My grandparents were eventually given permission to go to Brussels. They travelled on a German Troop Train - the only civilians on board. At the Gare du Nord, a German soldier saw Douglas and picked him up, sat him on his knee and spoke to him in German. Douglas had the presence of mind to reply in French - his parents were desperate in case he spoke English and gave the game away. The train stopped at a station somewhere, and Red Cross volunteers boarded the train. They were shocked to see a family on military transport. They gave Douglas some milk - all that the family had between them for the whole journey.

Once they got to Brussels, they found a hotel and registered with the Swedish Embassy. Germany was a closed country. No one could enter. The family were stuck again for several months. (see Document 3 - Authorisation to withdraw 35,000 Francs, endorsed by the German authorities.)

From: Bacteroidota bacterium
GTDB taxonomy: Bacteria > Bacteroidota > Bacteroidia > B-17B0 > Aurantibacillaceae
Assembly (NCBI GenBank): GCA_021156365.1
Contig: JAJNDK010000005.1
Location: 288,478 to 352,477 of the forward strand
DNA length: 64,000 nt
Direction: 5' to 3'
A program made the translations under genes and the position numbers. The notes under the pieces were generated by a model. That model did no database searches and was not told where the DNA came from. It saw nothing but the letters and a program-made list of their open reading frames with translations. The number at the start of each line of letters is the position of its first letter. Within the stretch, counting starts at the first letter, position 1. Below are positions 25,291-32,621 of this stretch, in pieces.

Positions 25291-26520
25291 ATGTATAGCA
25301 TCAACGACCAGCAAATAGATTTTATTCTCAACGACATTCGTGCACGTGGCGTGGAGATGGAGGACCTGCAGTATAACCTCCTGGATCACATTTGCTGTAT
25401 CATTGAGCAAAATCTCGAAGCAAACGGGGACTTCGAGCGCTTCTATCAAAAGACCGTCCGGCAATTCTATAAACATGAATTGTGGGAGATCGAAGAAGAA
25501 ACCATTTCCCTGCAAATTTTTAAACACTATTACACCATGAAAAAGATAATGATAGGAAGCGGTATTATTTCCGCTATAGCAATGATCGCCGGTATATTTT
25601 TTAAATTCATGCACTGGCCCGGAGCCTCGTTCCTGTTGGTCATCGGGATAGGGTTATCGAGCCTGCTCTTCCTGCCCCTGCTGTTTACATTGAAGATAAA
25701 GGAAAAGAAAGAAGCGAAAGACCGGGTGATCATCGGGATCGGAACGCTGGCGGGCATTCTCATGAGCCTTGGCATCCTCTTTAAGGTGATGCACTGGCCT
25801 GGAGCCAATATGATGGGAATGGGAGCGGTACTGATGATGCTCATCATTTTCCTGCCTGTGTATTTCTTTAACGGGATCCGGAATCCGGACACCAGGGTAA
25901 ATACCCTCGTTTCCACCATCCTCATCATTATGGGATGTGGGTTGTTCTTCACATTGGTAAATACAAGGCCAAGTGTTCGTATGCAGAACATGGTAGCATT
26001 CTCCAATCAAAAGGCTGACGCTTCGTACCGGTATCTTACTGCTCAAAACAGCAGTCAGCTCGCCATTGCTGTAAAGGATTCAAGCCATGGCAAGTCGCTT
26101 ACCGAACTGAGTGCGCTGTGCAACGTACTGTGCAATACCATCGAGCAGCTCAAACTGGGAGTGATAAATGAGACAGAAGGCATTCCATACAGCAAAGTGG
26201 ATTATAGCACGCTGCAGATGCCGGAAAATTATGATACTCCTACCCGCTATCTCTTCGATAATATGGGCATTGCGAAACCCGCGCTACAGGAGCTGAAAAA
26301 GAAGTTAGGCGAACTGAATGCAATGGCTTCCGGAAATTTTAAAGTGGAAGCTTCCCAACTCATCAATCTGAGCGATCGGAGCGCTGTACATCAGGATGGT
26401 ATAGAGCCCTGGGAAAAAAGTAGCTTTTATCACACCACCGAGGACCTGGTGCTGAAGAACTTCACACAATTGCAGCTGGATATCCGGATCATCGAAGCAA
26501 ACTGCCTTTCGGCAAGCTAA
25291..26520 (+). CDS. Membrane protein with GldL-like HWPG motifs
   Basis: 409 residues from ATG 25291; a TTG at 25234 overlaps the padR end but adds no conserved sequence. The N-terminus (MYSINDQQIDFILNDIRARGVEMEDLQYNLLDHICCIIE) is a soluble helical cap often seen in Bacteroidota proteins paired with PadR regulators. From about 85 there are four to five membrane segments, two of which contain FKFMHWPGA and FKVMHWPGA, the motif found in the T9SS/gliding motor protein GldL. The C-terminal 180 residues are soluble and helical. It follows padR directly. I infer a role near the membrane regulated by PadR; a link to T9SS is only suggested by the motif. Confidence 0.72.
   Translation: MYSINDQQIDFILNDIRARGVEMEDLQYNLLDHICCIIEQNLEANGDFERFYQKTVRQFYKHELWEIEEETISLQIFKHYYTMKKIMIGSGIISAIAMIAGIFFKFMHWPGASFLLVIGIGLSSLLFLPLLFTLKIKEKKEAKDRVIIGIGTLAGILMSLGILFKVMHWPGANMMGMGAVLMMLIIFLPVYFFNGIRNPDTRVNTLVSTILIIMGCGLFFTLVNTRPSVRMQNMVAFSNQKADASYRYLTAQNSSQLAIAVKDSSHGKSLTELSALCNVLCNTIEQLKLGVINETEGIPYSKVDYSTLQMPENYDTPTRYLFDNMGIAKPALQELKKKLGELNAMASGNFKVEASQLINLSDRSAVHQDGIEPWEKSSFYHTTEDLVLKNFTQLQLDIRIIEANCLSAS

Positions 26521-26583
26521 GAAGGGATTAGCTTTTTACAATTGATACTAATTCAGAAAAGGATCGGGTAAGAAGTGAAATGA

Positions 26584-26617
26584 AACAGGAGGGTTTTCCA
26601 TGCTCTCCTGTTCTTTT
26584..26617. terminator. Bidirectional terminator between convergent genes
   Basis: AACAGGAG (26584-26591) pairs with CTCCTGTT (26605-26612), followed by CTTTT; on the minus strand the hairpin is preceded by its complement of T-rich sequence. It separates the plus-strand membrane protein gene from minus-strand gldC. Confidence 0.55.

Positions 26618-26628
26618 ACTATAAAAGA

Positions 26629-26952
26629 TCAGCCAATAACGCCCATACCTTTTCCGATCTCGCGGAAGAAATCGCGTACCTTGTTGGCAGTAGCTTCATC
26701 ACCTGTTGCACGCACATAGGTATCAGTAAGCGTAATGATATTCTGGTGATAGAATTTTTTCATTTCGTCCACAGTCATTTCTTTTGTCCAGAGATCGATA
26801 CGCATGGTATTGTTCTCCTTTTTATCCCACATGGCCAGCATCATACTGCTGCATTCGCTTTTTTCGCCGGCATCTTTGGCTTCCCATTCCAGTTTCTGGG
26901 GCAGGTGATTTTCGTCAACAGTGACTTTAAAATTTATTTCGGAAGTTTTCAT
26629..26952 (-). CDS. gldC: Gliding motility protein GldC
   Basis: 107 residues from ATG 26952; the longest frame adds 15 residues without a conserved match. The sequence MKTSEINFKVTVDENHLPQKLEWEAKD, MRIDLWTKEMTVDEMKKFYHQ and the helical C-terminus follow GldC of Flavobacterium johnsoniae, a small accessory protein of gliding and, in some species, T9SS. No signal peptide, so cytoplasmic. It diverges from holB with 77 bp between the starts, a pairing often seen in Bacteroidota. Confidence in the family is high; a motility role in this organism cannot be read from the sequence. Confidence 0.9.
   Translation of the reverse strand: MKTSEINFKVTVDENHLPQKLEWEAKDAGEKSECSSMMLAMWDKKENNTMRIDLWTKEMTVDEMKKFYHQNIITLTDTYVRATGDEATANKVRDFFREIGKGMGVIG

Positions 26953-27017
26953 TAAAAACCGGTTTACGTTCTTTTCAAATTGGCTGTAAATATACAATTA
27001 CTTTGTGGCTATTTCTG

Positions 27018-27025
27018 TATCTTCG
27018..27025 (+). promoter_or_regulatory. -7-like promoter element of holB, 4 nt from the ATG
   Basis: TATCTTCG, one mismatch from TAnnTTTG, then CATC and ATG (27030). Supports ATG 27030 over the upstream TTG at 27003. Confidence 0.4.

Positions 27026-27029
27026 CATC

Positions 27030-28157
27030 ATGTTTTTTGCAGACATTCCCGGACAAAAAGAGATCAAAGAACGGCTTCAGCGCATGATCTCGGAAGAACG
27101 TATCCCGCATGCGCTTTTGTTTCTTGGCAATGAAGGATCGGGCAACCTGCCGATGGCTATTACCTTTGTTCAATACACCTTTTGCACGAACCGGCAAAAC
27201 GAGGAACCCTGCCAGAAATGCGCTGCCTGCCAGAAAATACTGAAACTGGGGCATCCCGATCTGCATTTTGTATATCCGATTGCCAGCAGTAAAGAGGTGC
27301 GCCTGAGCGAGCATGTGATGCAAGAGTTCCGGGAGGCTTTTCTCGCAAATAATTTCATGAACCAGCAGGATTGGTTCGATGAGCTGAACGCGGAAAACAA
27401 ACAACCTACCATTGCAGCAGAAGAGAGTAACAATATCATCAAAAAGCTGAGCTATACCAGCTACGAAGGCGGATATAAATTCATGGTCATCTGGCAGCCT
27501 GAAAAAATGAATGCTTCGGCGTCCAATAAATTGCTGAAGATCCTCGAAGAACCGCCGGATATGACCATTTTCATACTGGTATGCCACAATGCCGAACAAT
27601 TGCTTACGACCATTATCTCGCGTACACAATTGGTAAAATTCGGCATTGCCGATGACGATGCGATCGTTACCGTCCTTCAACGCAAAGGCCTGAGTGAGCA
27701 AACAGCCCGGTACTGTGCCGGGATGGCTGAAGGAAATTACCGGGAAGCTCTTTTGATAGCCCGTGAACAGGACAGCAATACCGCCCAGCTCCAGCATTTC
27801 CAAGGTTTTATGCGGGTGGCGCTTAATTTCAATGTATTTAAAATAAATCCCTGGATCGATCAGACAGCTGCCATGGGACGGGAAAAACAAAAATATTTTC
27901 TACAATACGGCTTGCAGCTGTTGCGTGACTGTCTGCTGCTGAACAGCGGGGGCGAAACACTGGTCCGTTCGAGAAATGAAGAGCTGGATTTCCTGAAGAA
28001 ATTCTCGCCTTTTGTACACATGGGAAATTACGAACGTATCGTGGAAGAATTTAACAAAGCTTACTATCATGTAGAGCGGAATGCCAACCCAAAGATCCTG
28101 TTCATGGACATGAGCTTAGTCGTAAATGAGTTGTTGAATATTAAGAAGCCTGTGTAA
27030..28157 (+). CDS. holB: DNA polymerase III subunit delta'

Document 4 relates to Brussels: There was a lack of food. Only skimmed milk and plums were available. One day when grandfather went to buy a newspaper, the vendor noticed an English farthing in the change he took out of his pocket, and shouted out "God Save the King!".

The 15th of August was the Battle of Britain. The family remembered sitting in a park in Brussels, seeing wave after wave of Stukas en route to attacking Britain. There were also other Swedes stuck there, from July to September.

Meanwhile, in Antwerp, Swedish sailors with nothing to do, caused trouble, attacking German soldiers. So the German authorities wanted them all repatriated - which after some bargaining by the Swedish Chargé d'Affaires allowed other Swedish citizens to leave as well. They travelled on a communal passport, entrusted to a Swedish engineer, Mr. Frisk, - rather unkindly nicknamed The Führer.

They travelled from Brussels to Antwerp by bus and lorry, then from Maastricht to the German border at Aachen. There was no rationing in Germany, so they had the best meal for months at Aachen station. They caught the night train to Berlin, stopping at Köln, where the British were bombing the marshalling yards.